A ten-year-old girl was struck and killed by a school bus driver Tuesday morning in East New York, according to the NYPD. [UPDATE: Police arrested the bus driver later on Tuesday. Scroll down for updates.]

An NYPD spokesperson said the girl was crossing the Wortman Avenue around 6:45 a.m. when the driver, who was heading northbound on Crescent Street, made a right turn onto Wortman Avenue and hit her.

The girl, later identified by police as Patience Albert, was taken to Brookdale Hospital and pronounced dead. A 15-year-old boy, reportedly the girl's brother, was also struck and suffered a leg injury, but was expected to survive, an NYPD spokesperson said.

It was unclear if her parents were walking with her at the time, police said, but they were with her at the hospital.

It was also unclear if there were other children on the school bus.

The girl was believed to be walking to school, police said. PS 224 is a block away from the intersection where she was hit by the bus.

The bus driver told police that he believed he had the right of way, sources tell ABC7. He remained at the scene, and police said no criminality was suspected. The police investigation was ongoing.

UPDATE, 12:30 p.m.: Mayor Bill de Blasio said Chancellor Richard Carranza would be at the school Tuesday morning, and an investigation is ongoing.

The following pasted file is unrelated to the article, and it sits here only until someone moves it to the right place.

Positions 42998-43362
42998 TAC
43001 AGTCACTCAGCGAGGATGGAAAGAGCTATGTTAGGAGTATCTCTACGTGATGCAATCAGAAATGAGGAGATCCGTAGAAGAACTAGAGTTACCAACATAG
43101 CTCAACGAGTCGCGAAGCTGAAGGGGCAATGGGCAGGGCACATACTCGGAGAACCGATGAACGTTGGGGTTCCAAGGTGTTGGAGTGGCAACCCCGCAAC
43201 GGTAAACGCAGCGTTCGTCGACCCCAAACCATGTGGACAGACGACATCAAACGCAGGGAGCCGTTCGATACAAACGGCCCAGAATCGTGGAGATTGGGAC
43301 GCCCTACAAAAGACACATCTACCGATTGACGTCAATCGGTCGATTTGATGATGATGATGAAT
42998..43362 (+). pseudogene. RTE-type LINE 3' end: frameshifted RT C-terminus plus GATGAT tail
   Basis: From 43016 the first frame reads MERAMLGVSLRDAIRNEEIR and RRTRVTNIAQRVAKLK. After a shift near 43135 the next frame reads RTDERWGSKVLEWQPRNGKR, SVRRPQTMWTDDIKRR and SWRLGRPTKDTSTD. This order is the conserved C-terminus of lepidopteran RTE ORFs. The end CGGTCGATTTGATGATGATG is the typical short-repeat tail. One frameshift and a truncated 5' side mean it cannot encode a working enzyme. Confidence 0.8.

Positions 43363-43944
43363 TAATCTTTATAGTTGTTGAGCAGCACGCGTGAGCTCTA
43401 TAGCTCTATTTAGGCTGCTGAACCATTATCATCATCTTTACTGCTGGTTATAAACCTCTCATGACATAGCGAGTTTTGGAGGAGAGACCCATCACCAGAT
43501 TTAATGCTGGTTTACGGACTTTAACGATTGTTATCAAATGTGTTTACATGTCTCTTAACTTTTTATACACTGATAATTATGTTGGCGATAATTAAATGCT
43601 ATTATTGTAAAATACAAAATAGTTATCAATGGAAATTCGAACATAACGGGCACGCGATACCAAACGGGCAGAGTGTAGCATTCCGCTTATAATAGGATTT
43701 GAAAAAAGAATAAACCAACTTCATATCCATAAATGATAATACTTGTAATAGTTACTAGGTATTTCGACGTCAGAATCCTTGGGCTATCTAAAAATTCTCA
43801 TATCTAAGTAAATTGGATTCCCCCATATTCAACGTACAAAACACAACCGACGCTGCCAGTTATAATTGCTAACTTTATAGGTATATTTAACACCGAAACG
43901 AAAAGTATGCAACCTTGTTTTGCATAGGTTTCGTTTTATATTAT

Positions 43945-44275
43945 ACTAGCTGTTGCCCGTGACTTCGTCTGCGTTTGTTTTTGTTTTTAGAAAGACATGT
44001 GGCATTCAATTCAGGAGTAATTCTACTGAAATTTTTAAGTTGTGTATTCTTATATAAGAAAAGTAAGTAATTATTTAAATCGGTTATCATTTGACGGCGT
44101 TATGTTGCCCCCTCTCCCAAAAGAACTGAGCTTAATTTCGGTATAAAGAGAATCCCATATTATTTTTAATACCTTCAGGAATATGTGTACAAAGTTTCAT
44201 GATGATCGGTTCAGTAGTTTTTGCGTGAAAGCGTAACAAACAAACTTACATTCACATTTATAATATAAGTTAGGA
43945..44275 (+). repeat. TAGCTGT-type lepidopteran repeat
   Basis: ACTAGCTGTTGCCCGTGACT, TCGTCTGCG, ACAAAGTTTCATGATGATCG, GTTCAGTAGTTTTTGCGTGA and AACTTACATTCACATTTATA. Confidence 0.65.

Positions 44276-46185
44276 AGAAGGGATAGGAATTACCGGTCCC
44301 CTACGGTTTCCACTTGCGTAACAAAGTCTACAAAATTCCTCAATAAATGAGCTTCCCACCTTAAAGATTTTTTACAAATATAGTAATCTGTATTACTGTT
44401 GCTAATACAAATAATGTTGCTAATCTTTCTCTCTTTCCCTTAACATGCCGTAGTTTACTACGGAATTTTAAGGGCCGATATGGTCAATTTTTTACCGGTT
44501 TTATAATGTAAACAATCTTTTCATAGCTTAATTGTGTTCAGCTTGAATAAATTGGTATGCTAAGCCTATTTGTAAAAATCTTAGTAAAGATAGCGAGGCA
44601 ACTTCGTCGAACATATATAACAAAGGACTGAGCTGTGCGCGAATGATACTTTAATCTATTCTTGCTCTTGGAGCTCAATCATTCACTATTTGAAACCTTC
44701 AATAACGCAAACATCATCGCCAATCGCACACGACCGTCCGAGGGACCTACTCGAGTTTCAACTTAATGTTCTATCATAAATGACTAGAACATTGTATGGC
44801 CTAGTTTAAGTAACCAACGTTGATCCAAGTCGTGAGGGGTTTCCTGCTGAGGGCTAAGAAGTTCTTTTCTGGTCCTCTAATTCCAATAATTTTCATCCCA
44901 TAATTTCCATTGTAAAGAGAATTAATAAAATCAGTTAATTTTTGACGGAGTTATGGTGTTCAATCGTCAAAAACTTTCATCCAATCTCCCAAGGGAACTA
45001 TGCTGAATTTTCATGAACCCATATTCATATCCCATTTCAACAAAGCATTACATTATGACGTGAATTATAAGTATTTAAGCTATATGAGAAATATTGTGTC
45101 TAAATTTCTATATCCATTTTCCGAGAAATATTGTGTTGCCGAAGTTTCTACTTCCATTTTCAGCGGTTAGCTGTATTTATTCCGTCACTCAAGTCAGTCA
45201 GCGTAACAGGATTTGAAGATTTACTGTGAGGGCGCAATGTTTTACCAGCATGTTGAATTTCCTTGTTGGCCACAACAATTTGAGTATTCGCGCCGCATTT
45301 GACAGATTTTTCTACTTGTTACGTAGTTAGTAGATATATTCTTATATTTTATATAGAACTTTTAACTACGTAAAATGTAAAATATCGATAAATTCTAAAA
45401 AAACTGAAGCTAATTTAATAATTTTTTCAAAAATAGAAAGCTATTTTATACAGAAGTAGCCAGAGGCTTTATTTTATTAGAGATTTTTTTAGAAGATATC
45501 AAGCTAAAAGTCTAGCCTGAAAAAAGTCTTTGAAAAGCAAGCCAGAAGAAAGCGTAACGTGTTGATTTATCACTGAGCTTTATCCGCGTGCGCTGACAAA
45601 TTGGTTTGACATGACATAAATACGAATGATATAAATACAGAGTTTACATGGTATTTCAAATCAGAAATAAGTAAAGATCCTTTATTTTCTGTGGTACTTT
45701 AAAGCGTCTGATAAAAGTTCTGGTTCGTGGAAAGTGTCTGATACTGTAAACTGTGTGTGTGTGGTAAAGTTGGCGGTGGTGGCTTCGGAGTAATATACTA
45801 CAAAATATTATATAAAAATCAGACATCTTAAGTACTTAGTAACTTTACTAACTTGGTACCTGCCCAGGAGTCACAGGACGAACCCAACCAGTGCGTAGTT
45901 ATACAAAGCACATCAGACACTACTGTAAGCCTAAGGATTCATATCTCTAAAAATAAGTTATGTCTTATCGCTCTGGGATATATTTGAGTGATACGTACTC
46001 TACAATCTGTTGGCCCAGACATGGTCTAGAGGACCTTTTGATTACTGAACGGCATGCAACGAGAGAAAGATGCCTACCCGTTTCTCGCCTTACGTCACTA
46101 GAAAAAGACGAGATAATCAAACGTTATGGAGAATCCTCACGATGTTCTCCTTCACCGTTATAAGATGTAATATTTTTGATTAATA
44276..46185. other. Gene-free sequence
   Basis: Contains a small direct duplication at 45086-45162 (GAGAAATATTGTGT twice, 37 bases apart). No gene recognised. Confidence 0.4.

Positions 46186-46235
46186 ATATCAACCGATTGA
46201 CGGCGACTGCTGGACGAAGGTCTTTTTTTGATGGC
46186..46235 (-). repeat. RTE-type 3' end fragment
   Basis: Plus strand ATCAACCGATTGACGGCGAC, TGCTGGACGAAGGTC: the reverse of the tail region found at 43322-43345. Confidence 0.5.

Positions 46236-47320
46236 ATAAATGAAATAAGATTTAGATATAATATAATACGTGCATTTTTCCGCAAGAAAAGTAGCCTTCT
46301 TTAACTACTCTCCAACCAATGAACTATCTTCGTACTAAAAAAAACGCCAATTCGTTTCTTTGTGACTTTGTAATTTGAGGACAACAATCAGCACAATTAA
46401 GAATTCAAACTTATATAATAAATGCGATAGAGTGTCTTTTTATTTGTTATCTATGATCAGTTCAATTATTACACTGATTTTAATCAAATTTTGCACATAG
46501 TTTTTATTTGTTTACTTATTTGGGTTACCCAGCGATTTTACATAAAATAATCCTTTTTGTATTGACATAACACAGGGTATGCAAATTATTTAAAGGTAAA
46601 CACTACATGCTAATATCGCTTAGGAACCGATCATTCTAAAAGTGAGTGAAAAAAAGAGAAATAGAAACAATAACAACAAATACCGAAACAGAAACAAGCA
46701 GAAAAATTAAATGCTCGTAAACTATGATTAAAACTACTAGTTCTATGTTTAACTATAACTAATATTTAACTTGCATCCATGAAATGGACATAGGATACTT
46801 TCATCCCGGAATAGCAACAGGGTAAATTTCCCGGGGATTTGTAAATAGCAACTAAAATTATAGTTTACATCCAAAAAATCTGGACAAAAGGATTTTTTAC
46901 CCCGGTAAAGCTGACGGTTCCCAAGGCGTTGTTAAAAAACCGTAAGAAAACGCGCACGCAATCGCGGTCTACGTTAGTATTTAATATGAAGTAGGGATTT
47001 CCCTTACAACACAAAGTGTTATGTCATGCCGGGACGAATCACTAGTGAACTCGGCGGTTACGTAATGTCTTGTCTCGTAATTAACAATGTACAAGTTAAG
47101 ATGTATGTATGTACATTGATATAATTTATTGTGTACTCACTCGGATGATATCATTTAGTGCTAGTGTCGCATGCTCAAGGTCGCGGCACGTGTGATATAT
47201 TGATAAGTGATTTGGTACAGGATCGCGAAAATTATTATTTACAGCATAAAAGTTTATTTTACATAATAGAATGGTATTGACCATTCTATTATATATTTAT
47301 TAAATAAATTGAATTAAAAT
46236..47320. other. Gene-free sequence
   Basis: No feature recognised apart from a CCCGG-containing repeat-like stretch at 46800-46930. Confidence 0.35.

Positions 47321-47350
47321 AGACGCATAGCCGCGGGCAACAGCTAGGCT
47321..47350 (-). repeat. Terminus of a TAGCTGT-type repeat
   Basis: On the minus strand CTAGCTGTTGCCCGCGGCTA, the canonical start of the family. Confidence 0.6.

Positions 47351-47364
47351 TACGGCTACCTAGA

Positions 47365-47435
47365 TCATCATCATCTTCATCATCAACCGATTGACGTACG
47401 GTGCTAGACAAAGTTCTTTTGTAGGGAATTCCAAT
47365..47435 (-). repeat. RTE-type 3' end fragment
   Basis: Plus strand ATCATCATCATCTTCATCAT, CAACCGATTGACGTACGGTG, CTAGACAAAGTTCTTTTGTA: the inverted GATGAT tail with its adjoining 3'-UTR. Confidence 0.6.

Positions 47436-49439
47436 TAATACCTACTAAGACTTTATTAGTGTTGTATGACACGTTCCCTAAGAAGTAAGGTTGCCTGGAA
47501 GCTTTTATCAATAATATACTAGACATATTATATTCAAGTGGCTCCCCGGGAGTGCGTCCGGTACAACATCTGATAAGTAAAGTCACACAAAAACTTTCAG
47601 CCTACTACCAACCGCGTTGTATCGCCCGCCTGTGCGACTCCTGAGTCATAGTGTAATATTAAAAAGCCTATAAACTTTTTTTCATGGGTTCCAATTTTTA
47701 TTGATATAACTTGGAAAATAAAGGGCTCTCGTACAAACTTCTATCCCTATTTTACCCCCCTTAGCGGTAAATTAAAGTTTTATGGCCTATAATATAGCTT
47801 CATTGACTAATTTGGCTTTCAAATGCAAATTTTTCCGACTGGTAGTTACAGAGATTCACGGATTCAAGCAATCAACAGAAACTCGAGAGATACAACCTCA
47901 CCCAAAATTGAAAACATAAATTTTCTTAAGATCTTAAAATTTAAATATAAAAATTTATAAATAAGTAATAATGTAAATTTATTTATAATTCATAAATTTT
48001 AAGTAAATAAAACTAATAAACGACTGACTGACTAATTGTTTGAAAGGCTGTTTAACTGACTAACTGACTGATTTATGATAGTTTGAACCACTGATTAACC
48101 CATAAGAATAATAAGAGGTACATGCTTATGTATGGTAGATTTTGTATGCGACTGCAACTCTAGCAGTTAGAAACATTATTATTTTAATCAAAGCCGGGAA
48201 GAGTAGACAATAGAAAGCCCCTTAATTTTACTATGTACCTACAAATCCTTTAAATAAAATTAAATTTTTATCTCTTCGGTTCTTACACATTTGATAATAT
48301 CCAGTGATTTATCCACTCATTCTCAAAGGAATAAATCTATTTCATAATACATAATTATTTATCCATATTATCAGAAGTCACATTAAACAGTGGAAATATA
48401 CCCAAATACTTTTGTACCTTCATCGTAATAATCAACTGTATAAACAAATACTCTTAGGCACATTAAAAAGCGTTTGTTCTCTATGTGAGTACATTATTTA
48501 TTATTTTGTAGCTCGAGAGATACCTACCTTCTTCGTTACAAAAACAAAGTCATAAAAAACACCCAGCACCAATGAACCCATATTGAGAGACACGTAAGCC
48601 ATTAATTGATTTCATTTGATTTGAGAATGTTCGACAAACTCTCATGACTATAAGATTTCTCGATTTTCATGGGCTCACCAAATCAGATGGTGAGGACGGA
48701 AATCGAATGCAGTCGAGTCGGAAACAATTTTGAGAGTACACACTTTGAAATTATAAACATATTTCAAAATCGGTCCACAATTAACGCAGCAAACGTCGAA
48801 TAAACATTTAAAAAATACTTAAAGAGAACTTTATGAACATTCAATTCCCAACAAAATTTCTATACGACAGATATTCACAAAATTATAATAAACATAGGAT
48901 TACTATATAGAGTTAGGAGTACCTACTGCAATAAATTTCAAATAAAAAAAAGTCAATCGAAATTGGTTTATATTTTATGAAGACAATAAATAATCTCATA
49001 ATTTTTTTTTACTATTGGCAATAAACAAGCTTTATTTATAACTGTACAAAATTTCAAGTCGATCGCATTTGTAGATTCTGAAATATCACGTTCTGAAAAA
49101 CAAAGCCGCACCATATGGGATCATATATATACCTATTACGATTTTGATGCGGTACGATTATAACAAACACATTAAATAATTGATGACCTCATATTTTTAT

"No family should have to suffer something like this," de Blasio wrote. "We won't rest until the streets around every single school are safe for our kids."

Street safety group Transportation Alternatives offered condolences to the girl's family and emphasized her death was preventable.

Street safety measures—the "cure" to traffic deaths—have been "slow-rolled," the group's executive director Danny Harris said.

"On behalf of Transportation Alternatives and Families for Safe Streets, we send our sincerest condolences to the child’s family," Harris said. "No one should have to fear death when walking in New York City."

The group said the girl is at least the 20th pedestrian to die in a traffic crash in 2020, and the fourth killed in 48 hours.

Harris's statement continues:

"This crash could have been prevented. At present, New York City has built and continues to invest in a transportation system that prioritizes moving traffic instead of protecting human life. This crash is not simply a failure of judgment on the part of the driver; it is a failure of leadership on the part of elected officials who accept tragedies like these as the price we pay for mobility. As we have seen in Helsinki and Oslo—both saw zero pedestrian or cyclist fatalities in 2019—Vision Zero is possible with the political will to make it happen.

Traffic crashes are the leading cause of death for children in New York City and around the world. We know what it takes to prevent these deaths, but our leaders have slow-rolled the cure. Mayor de Blasio says he wants to save our city, but he will fail if he is unable to protect the most vulnerable among us. Mr. Mayor, please: save our children."

City Hall did not immediately respond to a request for comment on Harris's statement.

UPDATE, 5 p.m.: Officers arrested the 61-year-old bus driver Pedro Colon later on Tuesday, an NYPD spokesperson confirmed.

Colon, of Maspeth, Queens, was arrested for two counts of failure to yield to a pedestrian and two counts of failure to exercise due care.

The spokesperson also said a 15-year-old boy suffered a leg injury, but was expected to survive. The boy was reportedly the girl's brother.

With Sydney Pereira